The Hancock-Henderson Quill, Inc.

The 1915 Graphic

Compiled and Edited by Virginia Ross
Registrar for Daniel McMillan Chapter, N.S.D.A.R.1915

Stronghurst Graphic, Nov. 25, 1915

WINS THE CONTEST: The guessing contest conducted by H. D. Lovitt and advertised in the Graphic proved a most effective drawing card to the Lovitt store and called attention to Zephyr brand of four.

There were 464 guesses on the weight of the mammoth sack of flour exhibited in the show window and when the time for announcing the name of the successful contestant had arrived the store itself and the sidewalk adjacent were packed with a big crowd of people eager to learn the results. The only person guessing the exact weight which was 222 1/2 lbs. was Mrs. C.C.Collins; and the prize, a half barrel of Zephyr flour was awarded her. (What a marketing tool! The entire town turned out and no doubt bought other items.)

1890 Graphic: The 82nd birthday of Mrs. Crenshaw was celebrated at the home of her daughter Mrs. Sarah Wilson by about 40 friends and relatives on Nov. 23rd. Architect Dunham of Burlington inspected the new school building and pronounced the work completed and satisfactory. Charles Swigert, a former well known Olena man, died at the Kirkwood sanitarium on Oct. 22nd. (Young's Lake was a health spa at one time and people believed that if you soaked in special waters that you would be healed.)

N. Wever caught about 1000 lbs. of carp weighing from 5 to 12 lbs. each by running the water off his pond near Media.

Two tramps and five head of horses were cremated in a fire which destroyed the barn of Dr. O.H.Russell at Lomax. The evidence of another tramp, who escaped, showed the fire had occurred after a drunken brawl, which had rendered his companions incapable of getting out of the reach of the flames.

The Drover's Journal published in Chicago reports that John Evans and son shipped a train load of 18 cars of cattle and another train of 17 cars of hogs of their own feeding from their Iowa ranch to Chicago. The cattle sold at an average price of $4.90 and the hogs at $3.82 1/2 per hundred.

J. C. McDILL DEAD: James C. McDill, one of Henderson County's oldest citizens and for many years a leading merchant in Biggsville, died at his home there last Saturday afternoon at 1 p.m. Mr. McDill was a man who was highly respected by all because of his integrity of character and upright life. The cause of death was paralysis with which he was stricken on Monday of last week. He is survived by two sisters, Mrs. Ellen Stanley and Mrs. R.C.Graham and by one brother, David C. McDill, all of Biggsville. Mr. McDill was 85 years of age.

DROWNED NEAR SCIOTA: John Cecil, the little 3 year old son of Mr. and Mrs. Thalus Huston of near Sciota, drowned in a small stream about 80 rods from their home. Shortly after dinner the little boy accompanied by family dog strolled away from the premises. The parents felt no uneasiness over the boy's absence for a time, believing that the dog would protect him from danger. Along towards 5 o'clock however the dog returned without the little master and the parents now throughly alarmed, immediately instituted a search which resulted in finding the little body of their son lying in about 2 feet of water at the edge of a bridge from which he had apparently fallen.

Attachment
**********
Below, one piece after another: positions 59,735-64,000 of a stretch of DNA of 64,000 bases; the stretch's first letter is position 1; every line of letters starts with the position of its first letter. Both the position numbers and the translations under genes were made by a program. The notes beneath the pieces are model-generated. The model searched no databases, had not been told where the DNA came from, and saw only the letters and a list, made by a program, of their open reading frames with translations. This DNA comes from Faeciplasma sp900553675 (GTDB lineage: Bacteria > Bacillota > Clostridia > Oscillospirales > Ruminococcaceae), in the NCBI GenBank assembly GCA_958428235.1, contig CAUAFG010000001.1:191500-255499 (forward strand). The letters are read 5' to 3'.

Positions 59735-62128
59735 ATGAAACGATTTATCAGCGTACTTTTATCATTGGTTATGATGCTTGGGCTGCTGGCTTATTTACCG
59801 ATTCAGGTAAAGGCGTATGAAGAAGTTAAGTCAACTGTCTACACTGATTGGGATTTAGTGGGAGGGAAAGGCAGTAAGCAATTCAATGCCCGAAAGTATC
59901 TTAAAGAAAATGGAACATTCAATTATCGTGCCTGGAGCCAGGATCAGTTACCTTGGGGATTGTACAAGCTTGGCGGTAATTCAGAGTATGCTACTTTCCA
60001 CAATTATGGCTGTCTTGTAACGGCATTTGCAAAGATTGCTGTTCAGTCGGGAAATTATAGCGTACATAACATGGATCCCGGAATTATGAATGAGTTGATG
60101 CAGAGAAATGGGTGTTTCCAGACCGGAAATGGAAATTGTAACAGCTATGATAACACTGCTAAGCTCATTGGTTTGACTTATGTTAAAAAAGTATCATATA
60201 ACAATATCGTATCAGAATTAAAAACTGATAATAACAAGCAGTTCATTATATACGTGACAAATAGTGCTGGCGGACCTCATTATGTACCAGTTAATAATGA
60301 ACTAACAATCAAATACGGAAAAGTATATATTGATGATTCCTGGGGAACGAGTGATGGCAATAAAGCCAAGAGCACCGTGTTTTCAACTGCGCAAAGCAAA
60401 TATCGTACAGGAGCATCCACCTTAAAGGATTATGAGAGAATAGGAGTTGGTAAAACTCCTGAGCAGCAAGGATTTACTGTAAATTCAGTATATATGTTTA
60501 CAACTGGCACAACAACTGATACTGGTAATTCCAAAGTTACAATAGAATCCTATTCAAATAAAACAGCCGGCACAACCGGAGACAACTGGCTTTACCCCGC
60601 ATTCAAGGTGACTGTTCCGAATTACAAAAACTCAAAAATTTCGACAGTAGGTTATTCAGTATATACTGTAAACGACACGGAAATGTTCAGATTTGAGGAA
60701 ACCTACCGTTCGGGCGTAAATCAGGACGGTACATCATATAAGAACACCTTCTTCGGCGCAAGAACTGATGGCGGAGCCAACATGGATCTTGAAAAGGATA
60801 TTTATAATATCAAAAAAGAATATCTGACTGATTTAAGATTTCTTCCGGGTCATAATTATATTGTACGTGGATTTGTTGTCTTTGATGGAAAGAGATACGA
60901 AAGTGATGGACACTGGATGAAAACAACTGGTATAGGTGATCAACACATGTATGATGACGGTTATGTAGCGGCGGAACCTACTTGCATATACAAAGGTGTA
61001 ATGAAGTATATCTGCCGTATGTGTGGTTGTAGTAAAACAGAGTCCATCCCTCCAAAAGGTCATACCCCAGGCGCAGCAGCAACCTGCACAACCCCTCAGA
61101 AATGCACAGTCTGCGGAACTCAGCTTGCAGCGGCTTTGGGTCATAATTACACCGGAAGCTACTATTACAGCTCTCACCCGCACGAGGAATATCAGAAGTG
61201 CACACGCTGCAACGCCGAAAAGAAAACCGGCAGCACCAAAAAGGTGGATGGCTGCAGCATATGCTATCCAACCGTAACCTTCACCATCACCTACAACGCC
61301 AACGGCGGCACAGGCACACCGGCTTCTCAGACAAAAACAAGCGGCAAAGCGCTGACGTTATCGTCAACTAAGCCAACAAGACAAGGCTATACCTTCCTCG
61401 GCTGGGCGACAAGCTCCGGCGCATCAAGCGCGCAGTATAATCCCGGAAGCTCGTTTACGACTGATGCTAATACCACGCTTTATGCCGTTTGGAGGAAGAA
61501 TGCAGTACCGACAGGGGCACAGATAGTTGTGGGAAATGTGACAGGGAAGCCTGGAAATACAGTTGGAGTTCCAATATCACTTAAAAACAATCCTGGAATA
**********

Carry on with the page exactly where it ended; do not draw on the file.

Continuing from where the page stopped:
LOCAL AND AREA NEWS: Robert Wilson is attending the Gem Business College at Quincy. Mr. and Mrs. Ed Bowen from Moline, Ill.? are now employed as musicians at the Lyric Theater, the former as violinist and the latter as pianist. (Movies were silent so music was needed to enhance the theater experience. The pianist would play a fast number when the Indians were chasing the settlers and a slow, soft flowing piece during a love scene.) Ray Jarvis and family of Carman loaded a car for a move to Iowa. (Like many, the West continued to draw them with the lure of fame and fortune.) J.G.Sanders left for LaPlata, Mo. where he will visit relatives before going to Marceline to visit more relatives.

He then leaves for Bakersfield, Calif. To spent the winter with his daughter, Mrs. Hal Headen. Frank Schnee and sons Fred and Lloyd were here last week taking photographs of local scenes and individuals which were shown on the screen at the Lyric Theatre. The attraction drew a big audience and furnished occasion for lots of merriment. Mrs. Silas Salter and babe and Miss Edna Salter left for Williams, Calif., where Silas now works at the barbering business.

A buggy occupied by Marie, Ruth and Raymond Fordyce, who are attending school here, was overturned on Broadway near the Towler store when the horse they were driving became unmanageable. The children were all thrown out and the horse ran away, dragging the buggy south on Broadway for about a block and wrecking it quite badly. The children escaped with a few slight bruises and were able to report at school the next morning.

At Lomax the remains of Mrs. Rebecca Paul were shipped back from Tremont, Iowa for burial. Miss Catherine, daughter of Mr. and Mrs. Charles Watson, won the piano in the Al Stott contest at the Booster Store in Gladstone. Several boys were arrested for fighting on the Sabbath in the village. It is hoped this will teach them not to do so in Gladstone on Sunday. Mrs. Angeline Forker suffered a stroke of paralysis at the home of her sister, Mrs. Parra Galbraith, Sabbath evening.